If you're detecting a trend here, you're not alone.
Hockey Canada just can't seem to go wrong with an event in Winnipeg.
The World Under-17 Hockey Challenge, which concluded Tuesday night with Team Ontario's 5-3 win over Team USA at the MTS Centre, attracted 45,066 spectators for its seven-day run.
Tuesday's gold-medal game smashed a record for attendance, 12,060, and while the overall spectator mark fell short of the tournament record, it's worth noting that all preliminary games were played at the new MTS Iceplex's Winnipeg Free Press Arena, capacity 1,500, and at Portage la Prairie's PCU Centre, capacity 1,900.
"It's another benchmark for the community in terms of hosting Hockey Canada-related tournaments," said True North Sports and Entertainment CEO Jim Ludlow. "I think it was a great experience for our people and I think it's a been a professional-level experience for the athletes, coaches and general managers of the teams."
The tournament has been a golden opportunity for True North to show off its new MTS Iceplex, which opened in late summer.
It's been the hub for all 10 teams in the tournament, for dressing rooms, practice and dining.
"It's a great venue here (the MTS Centre) and with the opening of the new four-pad on the west side of the city, another great opportunity to promote the Hockey Canada and True North relationship," said Ryan Robins, the event manager for Hockey Canada. "And obviously the city of Winnipeg is a hockey hotbed. All of that makes it a good fit here.
"We've got a history of working with the folks from True North. The Women's Worlds was a great success (2007), we brought some women's pre-Olympic games here in 2006 and obviously some pre-competition games from the World Junior in North Dakota."
This World Under-17 was just the opening salvo of a two-year stay here for the tournament.
Whatever wrinkles there may have been will be addressed and ironed out, quite possibly a new partner venue or venues among them.
Both Robins and Ludlow said Tuesday attendance at games in Portage was less than expected and that the tournament will be exploring other options for next year.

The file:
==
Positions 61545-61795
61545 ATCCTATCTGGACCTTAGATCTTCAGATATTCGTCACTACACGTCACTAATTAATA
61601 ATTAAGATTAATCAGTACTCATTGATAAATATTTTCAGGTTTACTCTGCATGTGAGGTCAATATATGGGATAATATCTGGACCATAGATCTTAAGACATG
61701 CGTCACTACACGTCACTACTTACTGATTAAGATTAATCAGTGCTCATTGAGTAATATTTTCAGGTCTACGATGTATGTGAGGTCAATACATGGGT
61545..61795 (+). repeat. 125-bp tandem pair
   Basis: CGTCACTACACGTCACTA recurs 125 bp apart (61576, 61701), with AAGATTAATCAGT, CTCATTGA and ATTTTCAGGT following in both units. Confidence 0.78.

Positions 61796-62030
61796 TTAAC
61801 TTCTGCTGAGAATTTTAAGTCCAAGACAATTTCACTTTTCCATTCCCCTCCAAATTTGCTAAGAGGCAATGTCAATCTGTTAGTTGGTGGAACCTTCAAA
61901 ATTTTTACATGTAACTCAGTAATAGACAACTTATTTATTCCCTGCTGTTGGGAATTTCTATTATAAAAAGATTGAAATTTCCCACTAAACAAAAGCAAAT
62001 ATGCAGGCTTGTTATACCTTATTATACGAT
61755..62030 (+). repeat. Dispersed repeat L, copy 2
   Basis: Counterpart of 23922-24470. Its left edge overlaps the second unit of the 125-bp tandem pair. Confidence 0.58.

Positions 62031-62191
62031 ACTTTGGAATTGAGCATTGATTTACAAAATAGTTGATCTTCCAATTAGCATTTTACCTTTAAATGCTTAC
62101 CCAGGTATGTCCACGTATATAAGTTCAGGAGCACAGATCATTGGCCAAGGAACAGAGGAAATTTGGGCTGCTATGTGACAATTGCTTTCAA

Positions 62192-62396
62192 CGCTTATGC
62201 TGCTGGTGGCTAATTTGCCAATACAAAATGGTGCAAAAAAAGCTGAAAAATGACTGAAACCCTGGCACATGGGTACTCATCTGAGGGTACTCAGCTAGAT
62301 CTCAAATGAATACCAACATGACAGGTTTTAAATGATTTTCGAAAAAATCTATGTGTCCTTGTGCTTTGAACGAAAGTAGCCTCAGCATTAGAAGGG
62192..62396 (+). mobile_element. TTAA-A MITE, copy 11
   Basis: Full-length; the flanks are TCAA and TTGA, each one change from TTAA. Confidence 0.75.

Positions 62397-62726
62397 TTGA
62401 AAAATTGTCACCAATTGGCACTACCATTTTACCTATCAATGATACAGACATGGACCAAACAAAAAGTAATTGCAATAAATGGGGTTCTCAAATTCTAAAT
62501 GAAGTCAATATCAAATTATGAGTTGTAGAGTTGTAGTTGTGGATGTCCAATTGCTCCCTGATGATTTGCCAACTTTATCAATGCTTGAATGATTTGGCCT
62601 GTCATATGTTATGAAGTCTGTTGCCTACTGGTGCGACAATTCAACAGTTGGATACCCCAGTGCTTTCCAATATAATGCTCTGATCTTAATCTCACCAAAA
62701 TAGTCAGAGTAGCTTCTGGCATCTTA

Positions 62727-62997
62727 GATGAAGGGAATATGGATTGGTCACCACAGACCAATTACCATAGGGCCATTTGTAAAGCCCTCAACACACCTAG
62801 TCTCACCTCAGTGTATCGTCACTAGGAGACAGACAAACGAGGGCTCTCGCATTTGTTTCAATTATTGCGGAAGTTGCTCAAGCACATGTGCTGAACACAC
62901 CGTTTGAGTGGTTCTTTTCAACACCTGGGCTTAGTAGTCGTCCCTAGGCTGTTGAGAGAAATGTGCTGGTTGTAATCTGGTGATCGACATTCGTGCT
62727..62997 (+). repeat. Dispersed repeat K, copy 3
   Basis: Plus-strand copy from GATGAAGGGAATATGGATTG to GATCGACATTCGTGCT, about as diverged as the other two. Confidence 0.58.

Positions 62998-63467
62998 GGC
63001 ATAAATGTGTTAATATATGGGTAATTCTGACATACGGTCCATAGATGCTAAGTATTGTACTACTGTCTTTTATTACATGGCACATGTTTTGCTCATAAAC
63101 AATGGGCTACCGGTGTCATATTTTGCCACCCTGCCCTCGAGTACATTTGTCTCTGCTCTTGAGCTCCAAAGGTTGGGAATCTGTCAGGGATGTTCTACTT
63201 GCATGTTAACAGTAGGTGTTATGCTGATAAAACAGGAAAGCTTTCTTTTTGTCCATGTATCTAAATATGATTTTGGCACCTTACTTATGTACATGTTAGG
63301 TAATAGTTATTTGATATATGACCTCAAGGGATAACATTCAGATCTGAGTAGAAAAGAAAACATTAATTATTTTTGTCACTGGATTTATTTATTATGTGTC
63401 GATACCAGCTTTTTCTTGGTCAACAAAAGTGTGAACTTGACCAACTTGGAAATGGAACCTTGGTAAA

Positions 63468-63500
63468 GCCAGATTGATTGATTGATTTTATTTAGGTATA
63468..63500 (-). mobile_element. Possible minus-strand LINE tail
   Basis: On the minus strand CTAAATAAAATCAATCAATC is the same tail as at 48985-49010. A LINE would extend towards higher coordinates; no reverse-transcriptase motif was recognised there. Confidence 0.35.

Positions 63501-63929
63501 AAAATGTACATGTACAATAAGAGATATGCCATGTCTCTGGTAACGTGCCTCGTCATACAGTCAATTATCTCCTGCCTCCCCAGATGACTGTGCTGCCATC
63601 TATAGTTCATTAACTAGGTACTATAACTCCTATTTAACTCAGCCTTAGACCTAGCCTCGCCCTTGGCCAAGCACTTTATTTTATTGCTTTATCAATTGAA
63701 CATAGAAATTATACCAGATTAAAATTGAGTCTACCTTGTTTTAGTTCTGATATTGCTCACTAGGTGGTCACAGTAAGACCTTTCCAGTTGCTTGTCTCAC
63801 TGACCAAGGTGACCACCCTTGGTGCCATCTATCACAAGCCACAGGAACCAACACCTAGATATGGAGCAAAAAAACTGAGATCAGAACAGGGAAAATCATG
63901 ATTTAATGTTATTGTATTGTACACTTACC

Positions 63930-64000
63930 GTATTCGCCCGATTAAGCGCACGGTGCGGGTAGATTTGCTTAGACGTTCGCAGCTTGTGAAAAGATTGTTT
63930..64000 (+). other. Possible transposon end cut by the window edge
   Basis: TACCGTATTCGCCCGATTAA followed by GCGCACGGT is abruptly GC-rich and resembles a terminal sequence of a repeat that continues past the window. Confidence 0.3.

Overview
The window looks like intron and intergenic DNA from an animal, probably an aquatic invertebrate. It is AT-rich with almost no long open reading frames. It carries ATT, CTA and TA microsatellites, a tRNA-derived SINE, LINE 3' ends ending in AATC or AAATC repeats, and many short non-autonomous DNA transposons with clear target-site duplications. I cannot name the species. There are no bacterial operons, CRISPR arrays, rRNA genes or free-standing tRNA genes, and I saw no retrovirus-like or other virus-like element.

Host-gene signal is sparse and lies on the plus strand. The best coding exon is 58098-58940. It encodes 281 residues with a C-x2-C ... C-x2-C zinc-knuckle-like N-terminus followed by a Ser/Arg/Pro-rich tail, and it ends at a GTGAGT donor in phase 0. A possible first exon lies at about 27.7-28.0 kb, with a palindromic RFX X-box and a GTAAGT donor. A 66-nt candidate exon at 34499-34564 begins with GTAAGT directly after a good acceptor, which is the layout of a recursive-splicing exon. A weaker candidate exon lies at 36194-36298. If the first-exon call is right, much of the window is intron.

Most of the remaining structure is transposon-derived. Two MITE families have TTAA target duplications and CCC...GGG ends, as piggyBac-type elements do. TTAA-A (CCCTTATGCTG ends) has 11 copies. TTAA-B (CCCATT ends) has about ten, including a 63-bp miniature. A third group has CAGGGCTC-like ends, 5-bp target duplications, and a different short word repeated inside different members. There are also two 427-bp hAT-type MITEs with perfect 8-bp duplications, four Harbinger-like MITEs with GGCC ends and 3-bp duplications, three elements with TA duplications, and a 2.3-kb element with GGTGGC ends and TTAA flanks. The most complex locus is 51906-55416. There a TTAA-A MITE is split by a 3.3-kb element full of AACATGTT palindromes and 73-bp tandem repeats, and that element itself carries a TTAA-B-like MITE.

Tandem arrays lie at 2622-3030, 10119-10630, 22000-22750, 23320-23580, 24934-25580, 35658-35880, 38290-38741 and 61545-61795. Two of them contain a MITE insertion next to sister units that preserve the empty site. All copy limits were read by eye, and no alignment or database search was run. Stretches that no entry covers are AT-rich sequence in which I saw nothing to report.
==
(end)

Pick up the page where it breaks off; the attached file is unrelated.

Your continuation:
"Portage is not carved in stone for next year," Robins said. "We'll be checking into some other potential partner communities."
And of course, there will be an almost-total turnover of players to 1995-born players. Only a handful of those 1995s played this year.
But names are now known.
"If you didn't know a lot about the under-17's and you've been here, you'll probably approach it a lot differently next year," Robins said. "We think there will be a growing appreciation for the product, that it's not just another midget tournament.
"This is the first step to where these athletes get recognized. You'll be hearing a lot of these names in the new few years, at the under-18s, at the World Junior, at the NHL draft."
Speaking of the World Junior, the question on a lot of minds is whether the successful operation of yet another Hockey Canada event increases Winnipeg's currency when it comes to the WJC.
Which, incidentally, appears to be headed back to Canada every other year for the rest of the decade.
Ludlow was cryptic on that subject.
"We like to position ourselves to do what we can do for Hockey Canada and the community," he said. "If at the end of the day that puts us in a good position to bid on a tournament, all the better."
By the time the next wave of future stars hit Manitoba next Christmas, that bidding and politicking will have begun again.